As ambulances carrying coronavirus patients queue outside Romania’s emergency units, hospitals are running out of beds, morgues are overflowing and doctors are becoming exasperated as well as exhausted. Most of the sick are unvaccinated, medics say. Some die waiting to be seen.
“The situation is critical,” Radu Tincu, an intensive care specialist at Floreasca hospital in Bucharest, Romania’s largest emergency facility, told the Financial Times. “We’re frustrated . . . They refuse to be vaccinated,” he said. “[Even after] we tell them of the risk of severe Covid, they still refuse.”
Romania is at the heart of a relentless wave of Covid-19 sweeping across eastern Europe and the Balkans that threatens to overwhelm health services. The country’s daily toll of 19 deaths per million as of October 20 is the highest in the world, just ahead of neighbouring Bulgaria and Moldova. Romania’s death rate is higher than at any point during the pandemic.
Eastern and central Europe along with Russia account for the world’s 12 highest Covid-19 death rates. The figures contrast starkly with western Europe, where death rates are about a tenth of those in the east and stand at less than one per million in several countries.
Infections have also soared to unprecedented levels, particularly in the Baltic states. Latvia’s 115 daily new cases per 100,000 people are 30 times higher than Spain’s, and Lithuania’s rate of 94 is 24 times higher.
Health experts say widespread mistrust of government and officials dating back to the Soviet era, and resulting vaccine hesitancy and unwillingness to accept state-mandated coronavirus curbs, lie behind the surge.
“People distrust the authorities,” said Octavian Jurma, a Romanian physician and health statistician. “Nobody cares about the rules.”
Critics also blame corruption and political instability, notably in Romania and Bulgaria. The latter is heading into its third election of 2021, while Romania’s government is regrouping after a failed no-confidence vote last month.
Andrei Baciu, the top official responsible for Romania’s pandemic response, denied turbulent politics was to blame. Curbs introduced on Wednesday should help bring infections under control, he insisted.
Maria Ganczak, an epidemiology and infectious diseases specialist at Poland’s Zielona Gora University, cited mistrust in state institutions, lax enforcement of restrictions, inadequate testing and tracking, and low vaccine take-up as driving forces.
“It’s obvious we’re accelerating in this wave,” she said. “We’ll put a huge burden on the healthcare system.”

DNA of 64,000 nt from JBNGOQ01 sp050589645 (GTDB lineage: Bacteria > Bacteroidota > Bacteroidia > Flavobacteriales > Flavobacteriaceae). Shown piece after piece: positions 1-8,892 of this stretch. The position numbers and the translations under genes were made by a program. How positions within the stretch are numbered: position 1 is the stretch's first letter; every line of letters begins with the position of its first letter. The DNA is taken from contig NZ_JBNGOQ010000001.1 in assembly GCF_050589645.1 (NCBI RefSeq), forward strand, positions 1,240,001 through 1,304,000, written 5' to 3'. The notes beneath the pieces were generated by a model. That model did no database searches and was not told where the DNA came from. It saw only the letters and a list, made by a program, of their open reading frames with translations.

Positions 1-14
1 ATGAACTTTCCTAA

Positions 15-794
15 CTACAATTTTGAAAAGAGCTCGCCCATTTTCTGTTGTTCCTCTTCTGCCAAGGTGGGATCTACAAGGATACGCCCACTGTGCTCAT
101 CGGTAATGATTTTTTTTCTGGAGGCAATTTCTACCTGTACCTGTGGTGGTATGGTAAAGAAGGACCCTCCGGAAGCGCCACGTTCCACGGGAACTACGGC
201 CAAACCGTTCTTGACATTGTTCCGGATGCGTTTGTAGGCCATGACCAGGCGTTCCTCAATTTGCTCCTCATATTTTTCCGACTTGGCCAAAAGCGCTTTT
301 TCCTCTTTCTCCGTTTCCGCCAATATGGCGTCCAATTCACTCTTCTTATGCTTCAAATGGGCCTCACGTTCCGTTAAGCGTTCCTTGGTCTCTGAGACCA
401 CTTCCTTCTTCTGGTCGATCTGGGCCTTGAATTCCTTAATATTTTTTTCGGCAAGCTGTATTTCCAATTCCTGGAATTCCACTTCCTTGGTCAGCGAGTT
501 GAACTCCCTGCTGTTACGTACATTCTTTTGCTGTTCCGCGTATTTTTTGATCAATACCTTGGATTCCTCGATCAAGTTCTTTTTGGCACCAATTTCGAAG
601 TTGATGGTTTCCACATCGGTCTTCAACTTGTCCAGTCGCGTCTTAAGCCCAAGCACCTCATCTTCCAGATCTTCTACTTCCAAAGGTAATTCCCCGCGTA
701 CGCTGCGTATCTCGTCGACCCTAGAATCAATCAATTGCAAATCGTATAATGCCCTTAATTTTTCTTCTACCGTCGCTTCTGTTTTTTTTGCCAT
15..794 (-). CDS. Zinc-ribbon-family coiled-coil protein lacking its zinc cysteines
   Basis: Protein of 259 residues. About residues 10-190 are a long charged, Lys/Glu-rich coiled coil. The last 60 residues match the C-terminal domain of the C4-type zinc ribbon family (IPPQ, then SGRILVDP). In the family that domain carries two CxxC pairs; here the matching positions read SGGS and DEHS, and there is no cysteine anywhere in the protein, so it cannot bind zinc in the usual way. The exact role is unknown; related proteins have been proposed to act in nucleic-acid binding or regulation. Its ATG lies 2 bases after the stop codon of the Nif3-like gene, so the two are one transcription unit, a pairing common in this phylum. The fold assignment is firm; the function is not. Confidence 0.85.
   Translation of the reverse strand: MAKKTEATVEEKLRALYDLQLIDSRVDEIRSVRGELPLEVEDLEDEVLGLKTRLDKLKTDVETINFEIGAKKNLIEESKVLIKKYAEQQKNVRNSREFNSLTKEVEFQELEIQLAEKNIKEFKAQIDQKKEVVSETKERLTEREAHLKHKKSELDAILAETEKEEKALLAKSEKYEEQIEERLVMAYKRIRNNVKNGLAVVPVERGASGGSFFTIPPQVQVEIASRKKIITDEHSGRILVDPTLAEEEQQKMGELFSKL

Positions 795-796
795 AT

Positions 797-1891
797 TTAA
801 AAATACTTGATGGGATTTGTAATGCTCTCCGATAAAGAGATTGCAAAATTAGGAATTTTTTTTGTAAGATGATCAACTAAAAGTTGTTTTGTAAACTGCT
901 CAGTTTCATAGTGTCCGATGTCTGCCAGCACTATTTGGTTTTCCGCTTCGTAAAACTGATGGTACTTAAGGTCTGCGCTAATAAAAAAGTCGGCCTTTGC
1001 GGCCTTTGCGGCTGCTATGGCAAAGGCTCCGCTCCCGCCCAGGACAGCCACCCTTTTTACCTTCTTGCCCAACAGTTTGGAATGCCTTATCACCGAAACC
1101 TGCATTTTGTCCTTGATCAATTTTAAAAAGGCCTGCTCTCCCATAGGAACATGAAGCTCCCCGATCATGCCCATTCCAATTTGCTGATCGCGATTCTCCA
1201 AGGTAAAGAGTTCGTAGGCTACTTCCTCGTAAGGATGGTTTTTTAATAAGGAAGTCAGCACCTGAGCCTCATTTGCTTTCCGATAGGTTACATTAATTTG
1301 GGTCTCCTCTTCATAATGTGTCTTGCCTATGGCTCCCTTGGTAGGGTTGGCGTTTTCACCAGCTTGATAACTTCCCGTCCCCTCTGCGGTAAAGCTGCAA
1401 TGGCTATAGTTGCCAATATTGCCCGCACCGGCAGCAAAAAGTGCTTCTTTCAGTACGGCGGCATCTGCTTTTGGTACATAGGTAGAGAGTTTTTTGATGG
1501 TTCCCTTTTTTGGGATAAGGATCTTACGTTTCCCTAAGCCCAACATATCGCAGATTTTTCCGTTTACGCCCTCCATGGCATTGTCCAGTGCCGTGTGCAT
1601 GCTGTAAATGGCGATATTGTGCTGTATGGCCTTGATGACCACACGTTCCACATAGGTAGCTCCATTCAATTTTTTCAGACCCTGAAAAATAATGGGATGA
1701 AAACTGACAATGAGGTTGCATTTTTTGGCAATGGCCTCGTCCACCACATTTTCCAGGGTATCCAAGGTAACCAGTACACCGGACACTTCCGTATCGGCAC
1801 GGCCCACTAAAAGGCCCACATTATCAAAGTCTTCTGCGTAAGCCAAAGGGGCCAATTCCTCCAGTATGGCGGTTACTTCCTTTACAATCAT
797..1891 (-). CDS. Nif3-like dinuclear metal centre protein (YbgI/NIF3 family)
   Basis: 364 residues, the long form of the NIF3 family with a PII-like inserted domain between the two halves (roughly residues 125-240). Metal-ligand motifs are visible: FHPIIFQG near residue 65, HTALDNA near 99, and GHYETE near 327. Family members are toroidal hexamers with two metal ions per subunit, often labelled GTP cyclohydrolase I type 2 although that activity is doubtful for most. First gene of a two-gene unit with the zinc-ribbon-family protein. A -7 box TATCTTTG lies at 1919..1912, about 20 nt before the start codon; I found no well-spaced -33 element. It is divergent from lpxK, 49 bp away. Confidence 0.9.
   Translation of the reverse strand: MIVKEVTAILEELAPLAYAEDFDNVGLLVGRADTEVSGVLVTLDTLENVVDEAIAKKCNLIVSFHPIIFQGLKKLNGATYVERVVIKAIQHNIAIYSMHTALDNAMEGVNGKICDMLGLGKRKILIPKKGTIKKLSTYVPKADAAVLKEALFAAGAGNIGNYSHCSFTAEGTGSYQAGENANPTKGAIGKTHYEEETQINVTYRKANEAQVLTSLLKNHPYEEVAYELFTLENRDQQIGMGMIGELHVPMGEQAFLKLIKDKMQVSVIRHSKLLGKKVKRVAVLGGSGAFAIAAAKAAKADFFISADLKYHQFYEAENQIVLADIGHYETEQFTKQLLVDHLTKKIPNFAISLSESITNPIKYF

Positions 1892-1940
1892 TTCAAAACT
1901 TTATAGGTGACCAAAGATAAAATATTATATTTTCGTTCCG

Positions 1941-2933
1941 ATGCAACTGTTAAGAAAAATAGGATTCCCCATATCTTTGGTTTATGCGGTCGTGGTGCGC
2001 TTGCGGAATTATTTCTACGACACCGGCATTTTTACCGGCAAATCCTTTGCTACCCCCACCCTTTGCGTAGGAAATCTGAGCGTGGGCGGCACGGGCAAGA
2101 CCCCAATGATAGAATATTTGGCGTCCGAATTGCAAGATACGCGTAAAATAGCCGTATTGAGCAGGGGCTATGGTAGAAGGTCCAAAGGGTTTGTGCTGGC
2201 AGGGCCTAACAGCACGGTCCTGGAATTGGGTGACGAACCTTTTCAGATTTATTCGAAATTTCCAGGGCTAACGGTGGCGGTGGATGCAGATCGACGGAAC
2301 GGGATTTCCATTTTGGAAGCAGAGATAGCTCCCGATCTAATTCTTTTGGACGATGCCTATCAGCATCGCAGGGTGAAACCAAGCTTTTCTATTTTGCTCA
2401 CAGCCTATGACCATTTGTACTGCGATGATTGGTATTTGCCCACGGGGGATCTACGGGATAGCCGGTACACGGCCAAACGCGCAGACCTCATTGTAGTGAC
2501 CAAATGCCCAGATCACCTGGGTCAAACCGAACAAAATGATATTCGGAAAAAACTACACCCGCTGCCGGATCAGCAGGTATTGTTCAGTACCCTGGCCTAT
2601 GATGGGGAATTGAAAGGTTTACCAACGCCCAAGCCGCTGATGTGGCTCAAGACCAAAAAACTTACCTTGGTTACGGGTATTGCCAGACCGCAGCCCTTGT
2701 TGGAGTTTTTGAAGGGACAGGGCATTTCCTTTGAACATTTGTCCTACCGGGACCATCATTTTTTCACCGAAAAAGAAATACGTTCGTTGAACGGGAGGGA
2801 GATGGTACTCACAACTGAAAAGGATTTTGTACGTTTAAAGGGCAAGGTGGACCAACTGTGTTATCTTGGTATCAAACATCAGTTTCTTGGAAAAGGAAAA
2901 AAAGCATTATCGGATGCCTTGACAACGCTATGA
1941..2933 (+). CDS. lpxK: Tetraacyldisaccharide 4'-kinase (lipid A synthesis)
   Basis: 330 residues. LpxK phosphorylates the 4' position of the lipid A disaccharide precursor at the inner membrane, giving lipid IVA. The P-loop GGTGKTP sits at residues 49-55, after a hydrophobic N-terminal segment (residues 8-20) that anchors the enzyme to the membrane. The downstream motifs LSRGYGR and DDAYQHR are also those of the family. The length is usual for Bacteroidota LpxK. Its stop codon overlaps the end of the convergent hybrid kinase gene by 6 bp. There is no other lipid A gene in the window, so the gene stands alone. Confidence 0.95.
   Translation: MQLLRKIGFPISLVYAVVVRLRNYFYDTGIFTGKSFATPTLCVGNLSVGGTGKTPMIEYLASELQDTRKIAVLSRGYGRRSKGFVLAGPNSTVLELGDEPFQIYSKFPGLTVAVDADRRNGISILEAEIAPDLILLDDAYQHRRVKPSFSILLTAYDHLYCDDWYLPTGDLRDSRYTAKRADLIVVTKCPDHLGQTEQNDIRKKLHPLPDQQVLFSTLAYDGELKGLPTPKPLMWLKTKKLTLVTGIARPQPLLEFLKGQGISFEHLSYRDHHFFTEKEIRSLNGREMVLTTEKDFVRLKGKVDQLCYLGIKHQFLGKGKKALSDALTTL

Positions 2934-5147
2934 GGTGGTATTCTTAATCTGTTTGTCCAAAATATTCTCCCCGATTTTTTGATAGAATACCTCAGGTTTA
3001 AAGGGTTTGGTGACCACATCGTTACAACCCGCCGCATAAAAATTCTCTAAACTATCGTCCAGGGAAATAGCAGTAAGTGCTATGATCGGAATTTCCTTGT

Romania has fully vaccinated just under a third of its total population, the second-lowest in the EU, behind Bulgaria at 20 per cent. This rises to half in Latvia and Lithuania but few central and eastern European countries reach the EU average of 64 per cent. Bosnia & Herzegovina, which is not in the EU, has fully vaccinated just 15 per cent of its population.
The differences in coverage have a marked effect on the link between virus cases and deaths.
In countries such as Bosnia & Herzegovina and Bulgaria, more than 4 per cent of people who test positive die from Covid-19. In Latvia and Lithuania, the case fatality rate drops to just over 1 per cent, and in countries such as the UK, France and Spain, where some 70 per cent have received two doses of a vaccine, the figure is about 0.5 per cent.
Low inoculation rates in some member states have triggered alarm in Brussels, with leaders discussing rising infections at the EU summit on Thursday. “In order to further increase vaccination rates . . . efforts to overcome vaccine hesitancy should be stepped up, including by tackling disinformation, notably on social media platforms,” they said in a statement.
The crisis has led to restrictions being reintroduced, ranging from mask mandates to full lockdowns, in several countries. Latvia this week became the first EU nation to bring back an almost full lockdown, switching to online education, closing all but essential shops and imposing a month-long curfew. Estonia has said it may impose a lockdown if the situation worsens.
Romania also announced new measures including a two-week school shutdown, mandatory mask-wearing in public and restrictions on night-time movement for the vaccinated.
Also this week, Adam Niedzielski, Poland’s health minister, warned of potential “drastic action” in the face of rising numbers, while Slovakia has closed restaurants and bars in five counties.
Serbia has restricted access to nightclubs and bars to vaccinated people while Bulgaria has made vaccine passports mandatory for restaurants — provoking a protest with several hundred people in Sofia that highlighted continued scepticism about the jabs and other preventive measures in the EU’s least-vaccinated nation.
Case and mortality figures will probably rise in Romania before they begin to fall again, health experts warn. Adrian Marinescu, medical director at Bucharest’s Matei Bals hospital, said reported cases were likely to be an underestimate because test rates were low. He estimated the probable level of daily new cases to be about 70,000-80,000 per day, or close to one in every 250 Romanians.
Inoculation centres have had increased traffic since Romania’s restrictions were announced. On Thursday first vaccinations reached a daily record of 62,500, the government said. Over the summer the rate was consistently in four figures.
At one Bucharest clinic, 47-year-old Camelia, who declined to give her surname, finally came for a first dose.
“I’m sorry I didn’t get the vaccine before. I was afraid of side effects,” she said. “But as my daughter and my husband got vaccinated I decided I should do it too. Enough people have died.”
Additional reporting by James Shotter in Warsaw, Richard Milne in Oslo and Sam Fleming in Brussels
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